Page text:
An initial 4A N2...?

Douglas G. Wilson douglas at NB.NET
Sat Jun 29 10:53:46 UTC 2002

>... in their e-mails, 881 was used as an ending.  ... pronouncing the
>numbers gives you something that sounds very much like "bye-bye" (or, I
>guess "buh-bye").

"Ba ba yi" in Chinese I think: /babai/ or close enough, ignoring tone.

Here is a list of these things in English and Chinese:

I can't explain the Chinese ones completely. For example, "520" = "wu er
[ling?]" means "wo ai ni" = "I love you" (a very common one of course),
"530" = "wu san [ling?]" means "wo xiang ni" = "I miss you", etc., so
apparently these are at least partly phonetic (allowing a lot of leeway),
but maybe I'm reading the zero wrong. Some of the translations are opaque
to me, for that matter. I hope somebody will fill me/us in. "881" is
'translated' here as "bai bai", phonetic for "bye-bye" although I'm pretty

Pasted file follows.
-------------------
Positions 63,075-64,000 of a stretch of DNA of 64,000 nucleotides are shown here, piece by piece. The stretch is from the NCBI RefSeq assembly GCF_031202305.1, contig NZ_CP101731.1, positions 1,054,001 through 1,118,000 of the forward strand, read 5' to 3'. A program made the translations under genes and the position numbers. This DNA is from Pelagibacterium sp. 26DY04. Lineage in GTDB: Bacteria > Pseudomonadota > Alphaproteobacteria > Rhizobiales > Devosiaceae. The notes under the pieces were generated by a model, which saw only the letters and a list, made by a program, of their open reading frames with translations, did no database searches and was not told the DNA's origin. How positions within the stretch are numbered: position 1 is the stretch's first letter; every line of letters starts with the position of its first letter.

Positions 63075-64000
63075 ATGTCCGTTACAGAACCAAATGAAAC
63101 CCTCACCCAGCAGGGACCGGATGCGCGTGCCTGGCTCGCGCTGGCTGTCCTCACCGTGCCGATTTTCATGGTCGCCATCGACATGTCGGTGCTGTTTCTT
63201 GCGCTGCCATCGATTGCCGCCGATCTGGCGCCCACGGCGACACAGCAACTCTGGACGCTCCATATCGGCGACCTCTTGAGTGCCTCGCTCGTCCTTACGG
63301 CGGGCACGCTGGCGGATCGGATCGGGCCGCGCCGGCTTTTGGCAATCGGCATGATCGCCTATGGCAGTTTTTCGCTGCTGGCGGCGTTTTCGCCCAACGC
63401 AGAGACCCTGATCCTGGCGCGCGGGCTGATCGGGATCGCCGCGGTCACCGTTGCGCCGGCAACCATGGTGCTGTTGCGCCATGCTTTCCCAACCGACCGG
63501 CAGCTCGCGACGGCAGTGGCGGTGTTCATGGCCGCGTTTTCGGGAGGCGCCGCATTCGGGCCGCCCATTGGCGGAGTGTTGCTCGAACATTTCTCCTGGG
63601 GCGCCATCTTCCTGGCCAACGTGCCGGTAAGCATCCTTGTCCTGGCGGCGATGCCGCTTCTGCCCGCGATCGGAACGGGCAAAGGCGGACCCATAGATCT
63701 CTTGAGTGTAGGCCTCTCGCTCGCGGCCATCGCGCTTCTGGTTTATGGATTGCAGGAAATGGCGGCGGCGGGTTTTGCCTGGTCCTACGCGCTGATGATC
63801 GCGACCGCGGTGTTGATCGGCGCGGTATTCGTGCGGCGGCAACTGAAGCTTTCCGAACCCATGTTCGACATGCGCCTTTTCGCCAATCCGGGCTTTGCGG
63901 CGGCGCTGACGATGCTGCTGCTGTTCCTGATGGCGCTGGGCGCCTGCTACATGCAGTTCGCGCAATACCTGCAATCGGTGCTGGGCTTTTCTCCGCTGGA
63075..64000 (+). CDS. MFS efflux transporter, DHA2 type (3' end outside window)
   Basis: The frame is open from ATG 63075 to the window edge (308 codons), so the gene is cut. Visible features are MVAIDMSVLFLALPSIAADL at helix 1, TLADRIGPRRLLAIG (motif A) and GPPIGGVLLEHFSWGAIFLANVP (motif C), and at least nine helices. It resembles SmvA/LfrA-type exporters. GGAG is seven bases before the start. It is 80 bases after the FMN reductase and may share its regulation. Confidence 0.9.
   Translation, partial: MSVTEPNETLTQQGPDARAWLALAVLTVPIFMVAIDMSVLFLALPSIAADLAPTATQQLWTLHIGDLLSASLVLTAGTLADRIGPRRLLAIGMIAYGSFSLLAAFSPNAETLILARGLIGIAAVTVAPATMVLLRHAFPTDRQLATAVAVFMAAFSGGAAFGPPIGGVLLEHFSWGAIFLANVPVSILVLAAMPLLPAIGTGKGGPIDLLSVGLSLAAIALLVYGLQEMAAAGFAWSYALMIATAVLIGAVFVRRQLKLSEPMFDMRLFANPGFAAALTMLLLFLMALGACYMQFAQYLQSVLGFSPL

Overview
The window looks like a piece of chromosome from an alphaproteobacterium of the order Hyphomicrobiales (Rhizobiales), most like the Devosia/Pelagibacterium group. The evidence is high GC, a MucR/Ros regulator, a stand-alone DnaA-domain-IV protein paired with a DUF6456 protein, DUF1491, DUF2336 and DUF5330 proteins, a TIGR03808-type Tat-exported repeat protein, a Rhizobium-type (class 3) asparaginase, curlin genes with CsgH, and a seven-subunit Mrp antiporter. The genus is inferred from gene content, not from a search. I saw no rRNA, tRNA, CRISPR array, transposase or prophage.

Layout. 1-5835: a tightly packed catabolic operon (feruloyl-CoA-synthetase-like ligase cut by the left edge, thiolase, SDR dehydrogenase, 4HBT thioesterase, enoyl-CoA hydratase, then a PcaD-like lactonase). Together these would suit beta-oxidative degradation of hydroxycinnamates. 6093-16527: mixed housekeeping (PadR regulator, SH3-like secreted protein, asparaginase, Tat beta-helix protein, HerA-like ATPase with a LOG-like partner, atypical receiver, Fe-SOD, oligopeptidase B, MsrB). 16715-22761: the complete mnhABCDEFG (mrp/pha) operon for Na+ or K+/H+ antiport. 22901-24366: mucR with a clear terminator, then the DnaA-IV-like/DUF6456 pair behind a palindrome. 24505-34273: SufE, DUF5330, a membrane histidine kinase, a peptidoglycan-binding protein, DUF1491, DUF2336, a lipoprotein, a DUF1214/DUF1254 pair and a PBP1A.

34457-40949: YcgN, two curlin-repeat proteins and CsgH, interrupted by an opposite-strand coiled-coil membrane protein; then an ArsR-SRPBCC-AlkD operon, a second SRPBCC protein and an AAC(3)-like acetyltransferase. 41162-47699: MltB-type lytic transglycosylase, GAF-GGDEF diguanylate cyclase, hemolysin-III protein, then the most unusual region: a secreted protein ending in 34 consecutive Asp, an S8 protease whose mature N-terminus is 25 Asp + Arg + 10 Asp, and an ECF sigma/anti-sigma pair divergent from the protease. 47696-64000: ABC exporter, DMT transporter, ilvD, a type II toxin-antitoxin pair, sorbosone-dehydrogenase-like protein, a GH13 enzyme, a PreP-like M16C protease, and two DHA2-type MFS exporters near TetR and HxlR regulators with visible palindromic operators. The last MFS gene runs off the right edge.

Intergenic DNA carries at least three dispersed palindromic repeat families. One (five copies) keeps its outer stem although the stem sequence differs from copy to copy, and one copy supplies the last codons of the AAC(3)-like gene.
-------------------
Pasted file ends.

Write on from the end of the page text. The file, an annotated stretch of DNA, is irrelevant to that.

sure the numbers are derived from "ba ba yi". Note "8084" which may be
orthographic (= "BABY"), 'translated' as "bao bei" (lit., "precious
object", orig. "precious shell" I think) = "sweetheart" or the
coincidentally phonetically felicitous world-English "baby".

There are larger lists of these Chinese codes on the Web. Somewhere I read
that the #520 bus in Taipei was specially decorated for Valentine's Day.

The English codes on this page are mostly orthographically based, I think,
with numbers which resemble the letters (again, with a lot of leeway). I
wonder whether these are English codes used specifically by Chinese, or
whether they are US-an or world-English: "I sorry", "I marry you" seem a
little awkward to me; as for the "booty call", hmmm.

-- Doug Wilson

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